Thursday, August 28, 2008

Planning the Return to Gaza

( Two girls expelled from Gush Katif have taken it upon themselves to bring about the re-establishment of Gush Katif. They are joined by veteran settlement activist Avi Farhan.

Two girls who were expelled from Gush Katif in the 2005 Disengagement decided that they had enough of the neglect they and the other families expelled from their homes in Gaza have been facing. So they have decided to re-ignite the dream of returning to Gush Katif.
Avi Farhan, who was expelled twice - once from the Sinai community of Yamit in 1982 and then from northern Gaza - joined the young activists on Wednesday to show them the way back to the demolished communities. The small group viewed the lands of what was Jewish Gaza from afar, examined maps together and discussed creating movement towards a return to the towns of Gush Katif.
"I want to commend the activity of the Gush Katif youth and this is the core that will eventually return to their homes. This is a message to the next generation they will continue to lead the struggle. We are not tired, we are with them but it is time to pass the torch over to the youth," Farhan said.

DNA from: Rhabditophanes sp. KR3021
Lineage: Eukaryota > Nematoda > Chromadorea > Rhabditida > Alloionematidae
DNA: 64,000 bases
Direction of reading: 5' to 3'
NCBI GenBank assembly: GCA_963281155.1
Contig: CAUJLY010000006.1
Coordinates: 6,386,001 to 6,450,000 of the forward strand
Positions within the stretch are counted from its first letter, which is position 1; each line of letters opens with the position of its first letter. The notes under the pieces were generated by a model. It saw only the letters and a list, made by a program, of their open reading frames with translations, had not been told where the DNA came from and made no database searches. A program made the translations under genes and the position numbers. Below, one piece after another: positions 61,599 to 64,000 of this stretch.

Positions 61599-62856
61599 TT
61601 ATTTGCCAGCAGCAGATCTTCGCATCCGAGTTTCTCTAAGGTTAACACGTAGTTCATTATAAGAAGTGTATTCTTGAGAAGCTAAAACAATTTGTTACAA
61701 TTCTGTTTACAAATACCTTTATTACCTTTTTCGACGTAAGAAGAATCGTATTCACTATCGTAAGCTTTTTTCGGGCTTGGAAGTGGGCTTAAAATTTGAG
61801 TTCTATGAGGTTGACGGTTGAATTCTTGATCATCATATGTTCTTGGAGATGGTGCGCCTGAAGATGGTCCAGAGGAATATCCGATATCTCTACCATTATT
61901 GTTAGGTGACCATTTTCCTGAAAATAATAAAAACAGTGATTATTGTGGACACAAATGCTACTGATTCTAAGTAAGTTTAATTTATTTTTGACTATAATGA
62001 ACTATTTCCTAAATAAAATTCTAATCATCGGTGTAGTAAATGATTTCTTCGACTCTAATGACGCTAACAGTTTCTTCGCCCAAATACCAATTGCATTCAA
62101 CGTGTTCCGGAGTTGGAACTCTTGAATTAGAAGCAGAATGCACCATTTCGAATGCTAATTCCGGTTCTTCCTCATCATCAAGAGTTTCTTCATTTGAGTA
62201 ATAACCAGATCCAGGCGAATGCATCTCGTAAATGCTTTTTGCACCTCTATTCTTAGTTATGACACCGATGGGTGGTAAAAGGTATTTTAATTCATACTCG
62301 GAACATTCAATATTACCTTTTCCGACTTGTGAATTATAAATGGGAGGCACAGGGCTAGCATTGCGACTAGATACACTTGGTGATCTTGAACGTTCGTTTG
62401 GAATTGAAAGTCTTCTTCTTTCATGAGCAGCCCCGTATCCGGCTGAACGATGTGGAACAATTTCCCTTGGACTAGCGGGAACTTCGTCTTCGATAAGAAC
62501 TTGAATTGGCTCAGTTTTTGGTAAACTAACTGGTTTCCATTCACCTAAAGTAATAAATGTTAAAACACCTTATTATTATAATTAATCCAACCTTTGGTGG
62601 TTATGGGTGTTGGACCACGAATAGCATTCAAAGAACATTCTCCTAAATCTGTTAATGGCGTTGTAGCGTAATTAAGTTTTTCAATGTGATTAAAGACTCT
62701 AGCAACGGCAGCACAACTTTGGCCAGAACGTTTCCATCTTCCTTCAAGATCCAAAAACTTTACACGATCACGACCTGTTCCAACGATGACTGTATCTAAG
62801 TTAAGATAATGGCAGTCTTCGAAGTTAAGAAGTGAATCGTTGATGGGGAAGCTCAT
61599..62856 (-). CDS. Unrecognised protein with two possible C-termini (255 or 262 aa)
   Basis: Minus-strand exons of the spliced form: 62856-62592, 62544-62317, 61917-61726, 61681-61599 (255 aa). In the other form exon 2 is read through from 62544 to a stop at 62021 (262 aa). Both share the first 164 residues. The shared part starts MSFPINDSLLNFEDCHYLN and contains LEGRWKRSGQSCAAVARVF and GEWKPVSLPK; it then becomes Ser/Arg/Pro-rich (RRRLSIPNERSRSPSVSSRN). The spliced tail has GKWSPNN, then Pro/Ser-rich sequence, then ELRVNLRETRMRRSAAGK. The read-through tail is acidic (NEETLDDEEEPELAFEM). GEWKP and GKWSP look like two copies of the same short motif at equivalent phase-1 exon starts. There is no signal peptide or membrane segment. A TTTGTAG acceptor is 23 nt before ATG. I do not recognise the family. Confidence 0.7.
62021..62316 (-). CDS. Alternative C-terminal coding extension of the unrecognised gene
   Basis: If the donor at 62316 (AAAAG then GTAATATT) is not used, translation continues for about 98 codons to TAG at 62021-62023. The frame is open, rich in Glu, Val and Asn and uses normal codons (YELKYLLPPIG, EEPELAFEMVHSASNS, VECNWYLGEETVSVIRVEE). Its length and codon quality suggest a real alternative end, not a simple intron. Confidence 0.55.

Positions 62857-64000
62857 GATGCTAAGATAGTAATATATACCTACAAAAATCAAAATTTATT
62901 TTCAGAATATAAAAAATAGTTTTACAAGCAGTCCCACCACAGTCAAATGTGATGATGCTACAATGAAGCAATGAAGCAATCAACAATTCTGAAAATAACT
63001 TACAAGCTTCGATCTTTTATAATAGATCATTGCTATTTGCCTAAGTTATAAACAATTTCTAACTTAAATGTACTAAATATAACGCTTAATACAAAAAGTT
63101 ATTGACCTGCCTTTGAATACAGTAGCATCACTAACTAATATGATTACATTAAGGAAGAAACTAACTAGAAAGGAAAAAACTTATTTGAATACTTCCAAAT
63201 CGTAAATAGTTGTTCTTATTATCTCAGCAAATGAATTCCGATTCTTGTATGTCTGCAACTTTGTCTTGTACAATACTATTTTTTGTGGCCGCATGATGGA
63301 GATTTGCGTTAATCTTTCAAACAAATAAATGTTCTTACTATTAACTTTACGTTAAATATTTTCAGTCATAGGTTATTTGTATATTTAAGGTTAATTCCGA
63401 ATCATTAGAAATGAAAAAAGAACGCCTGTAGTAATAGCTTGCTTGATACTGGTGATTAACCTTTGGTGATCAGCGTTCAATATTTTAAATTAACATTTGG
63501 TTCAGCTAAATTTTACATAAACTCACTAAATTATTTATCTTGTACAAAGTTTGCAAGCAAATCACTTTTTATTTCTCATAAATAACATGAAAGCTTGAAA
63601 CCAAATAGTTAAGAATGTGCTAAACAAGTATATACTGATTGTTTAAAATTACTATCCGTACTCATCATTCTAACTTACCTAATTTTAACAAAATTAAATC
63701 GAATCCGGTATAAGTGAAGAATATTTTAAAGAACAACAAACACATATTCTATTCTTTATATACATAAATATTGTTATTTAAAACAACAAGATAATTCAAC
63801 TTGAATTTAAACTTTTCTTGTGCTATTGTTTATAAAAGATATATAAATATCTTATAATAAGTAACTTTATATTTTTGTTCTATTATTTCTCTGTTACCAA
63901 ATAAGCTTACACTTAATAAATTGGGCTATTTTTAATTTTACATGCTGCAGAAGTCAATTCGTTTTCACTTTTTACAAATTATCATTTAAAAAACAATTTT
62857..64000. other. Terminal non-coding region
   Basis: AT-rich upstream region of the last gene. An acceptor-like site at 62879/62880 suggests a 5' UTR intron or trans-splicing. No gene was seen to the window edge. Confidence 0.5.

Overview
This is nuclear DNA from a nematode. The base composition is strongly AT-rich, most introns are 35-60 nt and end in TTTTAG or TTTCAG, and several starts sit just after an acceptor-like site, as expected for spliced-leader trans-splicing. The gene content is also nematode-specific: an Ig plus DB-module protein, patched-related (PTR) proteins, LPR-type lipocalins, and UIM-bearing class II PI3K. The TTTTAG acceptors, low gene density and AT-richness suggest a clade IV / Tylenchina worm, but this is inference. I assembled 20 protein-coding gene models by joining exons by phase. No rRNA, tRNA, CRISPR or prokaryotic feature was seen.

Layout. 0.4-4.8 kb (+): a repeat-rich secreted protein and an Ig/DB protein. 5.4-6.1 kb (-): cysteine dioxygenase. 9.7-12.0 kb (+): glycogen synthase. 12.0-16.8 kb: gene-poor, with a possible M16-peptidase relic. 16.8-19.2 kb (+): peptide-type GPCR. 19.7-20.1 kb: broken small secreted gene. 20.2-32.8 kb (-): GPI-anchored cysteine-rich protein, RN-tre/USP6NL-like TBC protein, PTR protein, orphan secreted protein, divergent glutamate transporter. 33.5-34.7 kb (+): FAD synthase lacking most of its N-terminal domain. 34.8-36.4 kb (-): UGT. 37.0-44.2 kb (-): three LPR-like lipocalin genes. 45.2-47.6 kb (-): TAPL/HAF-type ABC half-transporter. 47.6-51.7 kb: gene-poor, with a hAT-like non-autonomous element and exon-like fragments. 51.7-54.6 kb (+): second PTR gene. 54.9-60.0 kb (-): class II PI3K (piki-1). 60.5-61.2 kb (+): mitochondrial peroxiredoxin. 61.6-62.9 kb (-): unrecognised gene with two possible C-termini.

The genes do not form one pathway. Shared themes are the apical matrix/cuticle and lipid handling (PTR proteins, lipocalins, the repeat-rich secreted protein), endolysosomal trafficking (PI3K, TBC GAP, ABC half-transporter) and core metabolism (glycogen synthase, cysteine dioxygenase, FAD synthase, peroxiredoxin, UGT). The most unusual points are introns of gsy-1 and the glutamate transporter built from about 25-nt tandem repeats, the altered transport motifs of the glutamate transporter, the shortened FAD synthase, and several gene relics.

The tour was a preparation for a larger event planned for the near future. "Join us at the Yad Mordechai junction on September 8th at four o'clock. From there, we will reach Eli Sinai, Nisanit and Dugit, the northern Gush Katif communities," Farhan announced. "We are marking the day the IDF completed its retreat from Gush Katif, the day the synagogues were demolished and the graves were uprooted."
Amaliyah Avinoam, a former resident of Nisanit, told Israel National News: "We want to return home to the stability to what we are familiar with. We don't want to live on a tightrope, we fall and get up and fall again. We want to return to building, its time to replant the seeds and return to life."
Twenty-one Jewish communities in Gaza and four in northern Samaria were uprooted and destroyed in the August 2005 Disengagement. The abandoned territory was turned over to the Palestinian Authority, which has been using the land for training terrorists and launching rockets at Jewish towns in the western Negev ever since. Many of the thousands of uprooted residents are still trying to put their lives together in terms of housing and employment.

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